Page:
PET results indicated a significant dose-dependent increase versus baseline in fluorodopa uptake, with no change in placebo patients and an approximate one-third increase in patients receiving 4 tissues.

Despite these histochemical and imaging improvements, no significant differences were seen in clinical measures. Increase (worsening) from baseline in the UPDRS motor score while off medication was 9.4 for placebo, 3.5 for 1 tissue, and -0.72 for 4 tissues (p=0.096 for 4 vs placebo). Dr. Olanow noted results for treated patients improved for approximately 9 months, then worsened, possibly suggesting a delayed immune response. No differences were seen for on time without dyskinesias, total off time, ADL scores, or levodopa dose required. Patients with initially lower UPDRS scores did respond significantly better to treatment than to placebo, while those with higher scores did not.

No placebo patients, but 13 of 23 treated patients, developed off-medication dyskinesias, similar in kind to those seen in the Freed trial. Three patients required surgical treatment to control them.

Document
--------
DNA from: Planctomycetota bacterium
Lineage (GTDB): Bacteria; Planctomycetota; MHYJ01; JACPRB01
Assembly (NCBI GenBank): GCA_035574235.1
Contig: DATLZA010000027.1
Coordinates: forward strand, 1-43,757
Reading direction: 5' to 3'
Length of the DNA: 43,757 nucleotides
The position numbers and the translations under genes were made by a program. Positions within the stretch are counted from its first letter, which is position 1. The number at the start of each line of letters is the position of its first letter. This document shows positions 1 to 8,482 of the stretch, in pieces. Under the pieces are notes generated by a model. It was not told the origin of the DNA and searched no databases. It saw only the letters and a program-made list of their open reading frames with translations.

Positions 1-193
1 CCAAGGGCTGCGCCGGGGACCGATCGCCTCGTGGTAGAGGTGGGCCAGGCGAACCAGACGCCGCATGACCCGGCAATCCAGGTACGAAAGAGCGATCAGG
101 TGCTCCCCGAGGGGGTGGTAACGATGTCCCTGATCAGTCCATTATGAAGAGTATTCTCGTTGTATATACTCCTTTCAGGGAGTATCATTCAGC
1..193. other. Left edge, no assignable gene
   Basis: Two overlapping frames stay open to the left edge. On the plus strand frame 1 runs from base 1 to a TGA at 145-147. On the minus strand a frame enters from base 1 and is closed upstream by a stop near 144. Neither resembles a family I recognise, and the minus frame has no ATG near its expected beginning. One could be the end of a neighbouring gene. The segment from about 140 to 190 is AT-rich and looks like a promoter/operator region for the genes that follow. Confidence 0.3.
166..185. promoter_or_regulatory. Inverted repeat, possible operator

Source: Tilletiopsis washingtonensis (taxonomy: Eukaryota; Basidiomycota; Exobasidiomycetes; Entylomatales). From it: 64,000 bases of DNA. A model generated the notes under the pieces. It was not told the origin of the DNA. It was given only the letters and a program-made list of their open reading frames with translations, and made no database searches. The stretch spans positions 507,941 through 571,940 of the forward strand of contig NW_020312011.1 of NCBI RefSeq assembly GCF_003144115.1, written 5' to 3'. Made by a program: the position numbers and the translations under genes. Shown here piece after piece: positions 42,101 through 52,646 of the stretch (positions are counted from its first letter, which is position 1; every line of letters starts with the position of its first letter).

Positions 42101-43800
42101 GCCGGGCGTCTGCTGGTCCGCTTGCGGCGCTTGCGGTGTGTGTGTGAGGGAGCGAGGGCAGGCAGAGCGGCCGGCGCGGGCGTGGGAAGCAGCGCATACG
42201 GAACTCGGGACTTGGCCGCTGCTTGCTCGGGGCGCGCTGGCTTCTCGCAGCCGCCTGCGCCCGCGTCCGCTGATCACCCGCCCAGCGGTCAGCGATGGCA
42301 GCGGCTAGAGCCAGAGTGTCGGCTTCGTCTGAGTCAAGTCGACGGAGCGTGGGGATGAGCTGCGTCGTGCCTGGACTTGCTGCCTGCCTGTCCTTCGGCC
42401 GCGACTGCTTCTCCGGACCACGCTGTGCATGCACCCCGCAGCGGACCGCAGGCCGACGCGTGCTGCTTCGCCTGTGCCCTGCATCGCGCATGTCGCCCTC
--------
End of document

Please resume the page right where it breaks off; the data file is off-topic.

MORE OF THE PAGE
"Despite the hope and promise of open label trials, fetal translation in our study failed to meet its primary or secondary endpoints," Dr. Olanow concluded.

2002 E-MOVE conference reports are made possible in part through unrestricted educational grants from Bertek Pharmaceuticals, Elan Pharmaceuticals, GlaxoSmithKline, Pharmacia Corporation, and Procter & Gamble Pharmaceuticals.

Proctor and Gamble, eh???
20 posted on 01/26/2003 6:12:34 PM PST by Coleus (RU 486 Kills Babies)
[ Post Reply | Private Reply | To 1 | View Replies]

Disclaimer: Opinions posted on Free Republic are those of the individual posters and do not necessarily represent the opinion of Free Republic or its management. All materials posted herein are protected by copyright law and the exemption for fair use of copyrighted works.

Free Republic
Browse · Search
Topics · Post Article

FreeRepublic, LLC, PO BOX 9771, FRESNO, CA 93794 is powered by software copyright 2000-2008 John Robinson